h/t: Alex Massie

Update

From Wikipedia:

As an MP, Foulkes introduced the first-ever proposal… for a smoking ban in public places…

(and, yes, it’s true).

Connect the dots.

Why Obama Is Finding It Hard to Get a New Defense Secretary



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Secretary of Defense Chuck Hagel’s dismissal was so sudden that President Obama didn’t have a replacement ready when the two men went before the cameras on Monday. Yesterday, the search for that replacement became more complicated when Michèle Flournoy, a former Pentagon official viewed as the front-runner, took herself out of contention for the Cabinet post. Flournoy had previously served as undersecretary of Defense for policy from 2009 to 2012, and had been seen as a candidate to become the first female defense secretary.

Another often-touted possibility for defense secretary is Rhode Island senator Jack Reed, but he’s staying put too. Why the unwillingness to take the top Pentagon job? Too many people view it as a job not worth having in an atmosphere where the White House micromanages everything.

It’s well known after Secretary Hagel’s clashes with White House staff that anyone who takes the Pentagon job will be butting heads with Susan Rice, the National Security Council adviser who exercises an iron grip on key aspects of foreign policy. Not to mention Valerie Jarrett, the influential presidential counselor who seems to have both hands in every pie at the White House. “Why should anyone put up with those headaches and not even have full command of your department?” asks one leading Democratic defense analyst I spoke with. He said the White House’s need to micromanage the national-security apparatus is notorious in Washington.

Larry Korb, a former Pentagon official and senior member of Obama’s 2008 campaign team, told Defense News that “there’s no doubt” Obama and the White House have a trust deficit with the Pentagon and other security agencies. 

“I think that hurts policymaking,” Korb said. “I really do. I think Obama probably was dumbfounded when he came into office . . . that everyone in the government didn’t do what he wanted right away. . . . So the reaction is to look for Obama loyalists.”

Defense News also interviewed Aaron David Miller, an adviser to six secretaries of state and now vice president of the Wilson Center. He said Obama “dominates [and] doesn’t delegate. . . . [Obama] is probably the most controlling foreign-policy president since Richard Nixon.”

The problem is that Obama shows no signs of having Nixon’s skill in foreign policy. As his policies fail to produce the results he seeks, Obama’s instinct is to listen to loyal White House aides and push away dissenting voices. Hagel is the third defense secretary to suffer that fate.  

Robert Gates and Leon Panetta “didn’t toe the party line, so the White House people weren’t happy,” Korb tells Defense News. “So pushed out is what they got. Now, this is what Hagel got, too.”

Thanksgiving links



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Thanksgiving miscellany: Mark Twain, science, WKRP, Cicero and the best turkey fryer PSA ever.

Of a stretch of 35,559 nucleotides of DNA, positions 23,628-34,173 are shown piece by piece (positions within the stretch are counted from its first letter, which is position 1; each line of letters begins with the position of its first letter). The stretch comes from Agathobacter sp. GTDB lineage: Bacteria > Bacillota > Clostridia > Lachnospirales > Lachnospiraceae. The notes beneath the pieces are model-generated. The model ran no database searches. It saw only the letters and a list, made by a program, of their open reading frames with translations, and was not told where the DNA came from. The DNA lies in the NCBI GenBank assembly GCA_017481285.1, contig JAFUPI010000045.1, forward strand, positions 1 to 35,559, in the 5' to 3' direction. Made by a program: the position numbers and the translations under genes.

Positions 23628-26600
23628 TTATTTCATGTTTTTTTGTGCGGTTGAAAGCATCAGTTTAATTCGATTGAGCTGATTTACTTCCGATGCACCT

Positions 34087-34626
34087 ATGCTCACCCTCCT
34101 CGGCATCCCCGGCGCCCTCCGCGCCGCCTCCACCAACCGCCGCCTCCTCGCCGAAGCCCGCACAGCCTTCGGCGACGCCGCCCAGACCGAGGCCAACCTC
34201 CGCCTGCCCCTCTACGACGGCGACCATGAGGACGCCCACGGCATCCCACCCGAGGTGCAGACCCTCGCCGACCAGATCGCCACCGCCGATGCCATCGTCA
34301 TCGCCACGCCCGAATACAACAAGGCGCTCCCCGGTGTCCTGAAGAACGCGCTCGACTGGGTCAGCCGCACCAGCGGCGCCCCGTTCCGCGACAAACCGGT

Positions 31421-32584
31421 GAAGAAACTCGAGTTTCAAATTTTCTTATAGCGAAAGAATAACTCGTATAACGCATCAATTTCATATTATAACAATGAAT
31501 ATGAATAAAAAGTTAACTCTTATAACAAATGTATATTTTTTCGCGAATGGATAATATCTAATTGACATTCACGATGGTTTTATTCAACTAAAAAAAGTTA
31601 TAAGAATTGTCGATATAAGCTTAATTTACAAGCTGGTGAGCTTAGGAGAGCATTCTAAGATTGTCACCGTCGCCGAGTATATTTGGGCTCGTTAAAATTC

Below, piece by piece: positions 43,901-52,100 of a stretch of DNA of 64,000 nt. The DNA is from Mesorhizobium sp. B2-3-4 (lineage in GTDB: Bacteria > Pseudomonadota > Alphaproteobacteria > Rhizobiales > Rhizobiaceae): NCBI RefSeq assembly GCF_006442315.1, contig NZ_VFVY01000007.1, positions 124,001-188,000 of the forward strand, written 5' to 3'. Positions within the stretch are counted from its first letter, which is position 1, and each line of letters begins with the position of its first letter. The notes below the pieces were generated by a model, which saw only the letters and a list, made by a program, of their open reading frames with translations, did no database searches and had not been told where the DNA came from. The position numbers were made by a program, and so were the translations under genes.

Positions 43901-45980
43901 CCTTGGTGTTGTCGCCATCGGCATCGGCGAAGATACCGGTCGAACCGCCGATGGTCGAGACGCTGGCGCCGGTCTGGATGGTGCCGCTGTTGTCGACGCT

10 Thanksgiving Words With Bizarre Origins.

For the kids, a virtual field trip to the first Thanksgiving.​

Buffy Thanksgiving episode: “Ritual sacrifice, with pie.”

Christopher Walken and John Madden: The First Thanksgiving.

In 1939, the U.S. celebrated Democrat Thanksgiving and Republican Thanksgiving.

A bird in a bird in a bird in a bird in a bird in a pig: the TurBacon Epic.

What’s a Wishbone, and Why Do We Crack It? Related, Tyrannosaurus Rex Had a Wishbone.

This Man Made the First Canned Cranberry Sauce.

Benjamin Franklin’s account of the First Thanksgiving.

How Much Stuffing Would It Take to Stuff Your House Like A Turkey?

8 Thanksgiving Flowcharts.

How Turkey Got Its Name.

Why Do The Lions & Cowboys Always Play On Thanksgiving?

For those of us born between the 22nd and 28th and have always wondered, here’s how it works: Thanksgiving Birthday Pattern.

Thanksgiving in 1810, 1910, and 2010.

Dave Barry Thanksgiving columns from 199619982004… feel free to add more in the comments.

Hostile Protests Continue in Ferguson



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The second day of protests over the grand jury’s decision not to indict police officer Darren Wilson grew violent in Ferguson, Mo., when night fell on Tuesday. For the second evening in a row, protesters set a police car on fire and threw various objects at cops. Protesters swarmed the street in front of the Ferguson Police Department and made it difficult for traffic to pass through.

The protesters continued to prevent cars from passing and began harassing law enforcement stationed at the police department. Soon, the protesters turned on media gathered on South Florissant Road too. Several angry protesters surrounded CNN’s Chris Cuomo and repeatedly shouted ”F*** CNN” in order to make it difficult for him to do his job. Warning: This video contains foul language.

Law enforcement officials wasted little time pushing back against the mob, which had also hurled flaming objects at cops. Police moved in and cuffed some of the offending protesters.

But law enforcement’s efforts still proved incapable of preventing violence in Ferguson overnight. The protesters smashed windows and set a police car on fire again late on Tuesday. The vandalism in Missouri coincided with protests taking place across the country in 37 states. Whether other protests are characterized by the violence on display in Ferguson remains to be seen, but the protesters who gathered outside the police station last night did not appear prepared to demonstrate peacefully.